Last season we had an extraordinary success story here at Admissionado. A client got in to every school he applied
Let’s talk profile: male, late twenties, middling test scores, decent undergraduate GPA, technical background, low-level manager in a regional office of a multinational, with a small retail enterprise on the side. His verbal English was okay, his writing had a certain poetic flair, but he was entirely educated in his hometown, at an obscure university that the adcom would almost certainly have to look up. His international experience measured in months (a training program in Europe), otherwise he had lived his entire life in his small home country in Central Asia. His goals involved a post-graduation technical consulting stint in the West, followed by a return home to found a tech startup. In sum, a solid client, but not the kind of man who gets into every program he applies to. So how’d he do it?
To find the answer, we need to consider some history. International students have always been a substantial part of the U.S. MBA student body, but the mix of national origins is continually in flux. In the late 90s, Japanese students would have been the largest international demographic in a typical classroom, but still less than 10% of the total international student population. Today Chinese (30%) and Indian (20%) students together form a rough majority of international students, with every other nationality taking a small single-digit slice of the pie. This demographic upheaval is key to our Central Asian client’s success.
Twenty years ago, this same client would almost certainly have been rejected from the highest tier of U.S. business schools. He would be a decent but not mind-blowing candidate, with his existing network in a comparatively poor part of the world, largely closed to western investment. Adcom members would wonder what our candidate had to offer his classmates, and might question the plausibility of a tech startup in such an underdeveloped region. They might also treat his undergraduate education with suspicion and, if the institution didn’t have a website or email address, might have difficult assuaging those concerns.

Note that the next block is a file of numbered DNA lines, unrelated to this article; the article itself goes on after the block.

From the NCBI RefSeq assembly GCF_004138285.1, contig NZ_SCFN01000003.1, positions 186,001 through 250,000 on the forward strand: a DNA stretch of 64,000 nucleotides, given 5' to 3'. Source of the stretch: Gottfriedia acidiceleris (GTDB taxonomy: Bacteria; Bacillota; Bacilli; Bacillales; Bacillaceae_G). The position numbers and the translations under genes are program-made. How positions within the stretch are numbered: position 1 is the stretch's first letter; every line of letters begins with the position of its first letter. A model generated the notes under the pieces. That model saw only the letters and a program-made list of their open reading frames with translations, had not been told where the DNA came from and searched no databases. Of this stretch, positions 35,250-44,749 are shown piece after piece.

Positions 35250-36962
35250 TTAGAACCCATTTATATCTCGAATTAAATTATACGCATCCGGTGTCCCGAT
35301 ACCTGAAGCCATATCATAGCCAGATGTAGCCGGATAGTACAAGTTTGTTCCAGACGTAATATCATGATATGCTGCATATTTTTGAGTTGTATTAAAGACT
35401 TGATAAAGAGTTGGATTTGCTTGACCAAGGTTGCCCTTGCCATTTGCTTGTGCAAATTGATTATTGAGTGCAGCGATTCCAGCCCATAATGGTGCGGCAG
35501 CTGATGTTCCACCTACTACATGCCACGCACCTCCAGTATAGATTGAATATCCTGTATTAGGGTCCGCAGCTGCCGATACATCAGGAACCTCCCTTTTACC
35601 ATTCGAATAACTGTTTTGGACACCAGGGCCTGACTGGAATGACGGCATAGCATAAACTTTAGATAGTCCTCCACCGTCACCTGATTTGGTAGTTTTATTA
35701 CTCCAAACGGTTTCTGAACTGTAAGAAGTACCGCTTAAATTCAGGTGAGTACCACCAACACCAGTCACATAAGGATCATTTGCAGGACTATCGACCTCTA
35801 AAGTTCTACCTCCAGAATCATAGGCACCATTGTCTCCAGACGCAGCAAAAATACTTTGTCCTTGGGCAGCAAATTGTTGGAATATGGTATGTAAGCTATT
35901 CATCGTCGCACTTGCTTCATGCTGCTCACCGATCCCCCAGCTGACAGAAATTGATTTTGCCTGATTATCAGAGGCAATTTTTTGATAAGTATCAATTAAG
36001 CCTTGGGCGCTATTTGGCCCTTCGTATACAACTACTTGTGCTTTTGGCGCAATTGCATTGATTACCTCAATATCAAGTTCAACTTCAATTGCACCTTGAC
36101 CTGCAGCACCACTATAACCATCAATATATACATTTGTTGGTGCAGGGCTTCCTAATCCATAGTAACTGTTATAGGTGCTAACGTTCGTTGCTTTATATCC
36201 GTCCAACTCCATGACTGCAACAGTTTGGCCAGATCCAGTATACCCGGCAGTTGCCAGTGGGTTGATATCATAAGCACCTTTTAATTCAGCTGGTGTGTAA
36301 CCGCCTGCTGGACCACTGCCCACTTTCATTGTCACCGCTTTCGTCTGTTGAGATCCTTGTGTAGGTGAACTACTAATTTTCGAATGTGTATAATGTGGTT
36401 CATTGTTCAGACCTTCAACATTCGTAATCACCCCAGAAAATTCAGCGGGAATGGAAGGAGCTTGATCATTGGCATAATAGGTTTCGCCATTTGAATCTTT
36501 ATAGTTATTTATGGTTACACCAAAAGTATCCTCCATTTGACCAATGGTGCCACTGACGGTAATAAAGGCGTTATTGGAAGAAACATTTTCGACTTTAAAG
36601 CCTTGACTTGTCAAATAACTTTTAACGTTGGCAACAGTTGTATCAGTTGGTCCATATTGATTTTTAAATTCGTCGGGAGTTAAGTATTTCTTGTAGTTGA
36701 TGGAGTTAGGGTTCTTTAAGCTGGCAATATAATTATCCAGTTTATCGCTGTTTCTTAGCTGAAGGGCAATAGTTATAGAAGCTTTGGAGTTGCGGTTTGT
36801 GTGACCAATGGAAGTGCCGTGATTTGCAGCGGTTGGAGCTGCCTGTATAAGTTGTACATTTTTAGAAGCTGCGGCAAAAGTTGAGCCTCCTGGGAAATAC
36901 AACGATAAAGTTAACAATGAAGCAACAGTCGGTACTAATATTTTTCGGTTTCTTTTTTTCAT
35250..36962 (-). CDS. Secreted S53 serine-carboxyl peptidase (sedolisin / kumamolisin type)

Today, the situation is very different. To understand the difference, pull up your favorite news site and think like the director of an admissions department at a U.S. business school. The headlines should feel disconcerting. A huge portion of your business is educating young people from India and China’s rapidly growing middle classes, but the international relationships that facilitated that business model seems to be hurting after trade wars, currency fluctuations, media narratives about gun violence and political posturing. You suspect and hope these relationships will recover, and you’ll continue to accept many Indian and Chinese students. But… could the “business” part of your business school survive if a big country suddenly pulled all their students home? It’s not an academic question: just ask the your Canadian colleagues, who recently lost 16,000 students to a diplomatic row.
The obvious solution is to diversify your portfolio of international students. MBA programs are trying to achieve this today by rapidly building up their alumni networks in new emerging markets, places like Africa, Southeast Asia, and…. Central Asia. Our candidate looks a lot better in this context than he would have 20 years ago. His county is wealthier and more connected. His undergraduate institution is much easier to research. But, most importantly, by accepting him, top level MBA programs can establish a beachhead in new market… just in case. If the adcom suddenly needs a huge influx of Central Asian applicants at some point in the future, well, they’ll have a guy on the ground who has been singing their praises for year, ready and willing to interview local candidates.
Our client’s story is a compelling example of how the recent political tension makes now a great time to apply for business school from an underrepresented region. Adcoms are actively seeking applicants from high potential emerging markets like Nigeria and Indonesia, but people from wealthier countries in Europe and Latin America can also benefit. The push to diversify the applicant pool is good for pretty much everyone. Even applicants from India and China are benefiting, because adcoms are coming to the game a bit late. Applications from China and India are already down, and as fewer of their peers apply, acceptance rates for previously daunting demographics (e.g. male Indian engineer) are on the rise.
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